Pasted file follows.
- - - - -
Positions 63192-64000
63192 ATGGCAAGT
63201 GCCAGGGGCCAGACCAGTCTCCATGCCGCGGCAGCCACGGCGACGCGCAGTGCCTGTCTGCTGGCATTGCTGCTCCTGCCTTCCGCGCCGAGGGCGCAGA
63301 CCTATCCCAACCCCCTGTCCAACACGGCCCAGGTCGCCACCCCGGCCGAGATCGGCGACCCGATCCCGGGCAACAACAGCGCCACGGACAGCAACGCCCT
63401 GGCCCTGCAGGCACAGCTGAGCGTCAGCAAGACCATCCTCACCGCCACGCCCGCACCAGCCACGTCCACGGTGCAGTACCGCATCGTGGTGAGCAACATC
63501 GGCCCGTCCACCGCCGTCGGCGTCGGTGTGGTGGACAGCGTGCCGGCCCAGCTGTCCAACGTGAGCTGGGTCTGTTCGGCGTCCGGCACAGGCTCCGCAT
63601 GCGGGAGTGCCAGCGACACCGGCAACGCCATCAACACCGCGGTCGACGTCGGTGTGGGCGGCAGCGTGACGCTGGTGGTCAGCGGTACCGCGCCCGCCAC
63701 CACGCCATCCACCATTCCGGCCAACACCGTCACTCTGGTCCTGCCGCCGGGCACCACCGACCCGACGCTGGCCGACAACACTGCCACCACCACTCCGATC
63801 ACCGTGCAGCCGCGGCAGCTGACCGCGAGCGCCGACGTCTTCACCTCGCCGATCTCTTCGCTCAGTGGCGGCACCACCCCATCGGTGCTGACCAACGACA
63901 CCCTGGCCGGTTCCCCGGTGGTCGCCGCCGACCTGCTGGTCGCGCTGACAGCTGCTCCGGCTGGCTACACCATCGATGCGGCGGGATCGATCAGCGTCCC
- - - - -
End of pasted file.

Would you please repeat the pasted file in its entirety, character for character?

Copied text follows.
Positions 63192-64000
63192 ATGGCAAGT
63201 GCCAGGGGCCAGACCAGTCTCCATGCCGCGGCAGCCACGGCGACGCGCAGTGCCTGTCTGCTGGCATTGCTGCTCCTGCCTTCCGCGCCGAGGGCGCAGA
63301 CCTATCCCAACCCCCTGTCCAACACGGCCCAGGTCGCCACCCCGGCCGAGATCGGCGACCCGATCCCGGGCAACAACAGCGCCACGGACAGCAACGCCCT
63401 GGCCCTGCAGGCACAGCTGAGCGTCAGCAAGACCATCCTCACCGCCACGCCCGCACCAGCCACGTCCACGGTGCAGTACCGCATCGTGGTGAGCAACATC
63501 GGCCCGTCCACCGCCGTCGGCGTCGGTGTGGTGGACAGCGTGCCGGCCCAGCTGTCCAACGTGAGCTGGGTCTGTTCGGCGTCCGGCACAGGCTCCGCAT
63601 GCGGGAGTGCCAGCGACACCGGCAACGCCATCAACACCGCGGTCGACGTCGGTGTGGGCGGCAGCGTGACGCTGGTGGTCAGCGGTACCGCGCCCGCCAC
63701 CACGCCATCCACCATTCCGGCCAACACCGTCACTCTGGTCCTGCCGCCGGGCACCACCGACCCGACGCTGGCCGACAACACTGCCACCACCACTCCGATC
63801 ACCGTGCAGCCGCGGCAGCTGACCGCGAGCGCCGACGTCTTCACCTCGCCGATCTCTTCGCTCAGTGGCGGCACCACCCCATCGGTGCTGACCAACGACA
63901 CCCTGGCCGGTTCCCCGGTGGTCGCCGCCGACCTGCTGGTCGCGCTGACAGCTGCTCCGGCTGGCTACACCATCGATGCGGCGGGATCGATCAGCGTCCC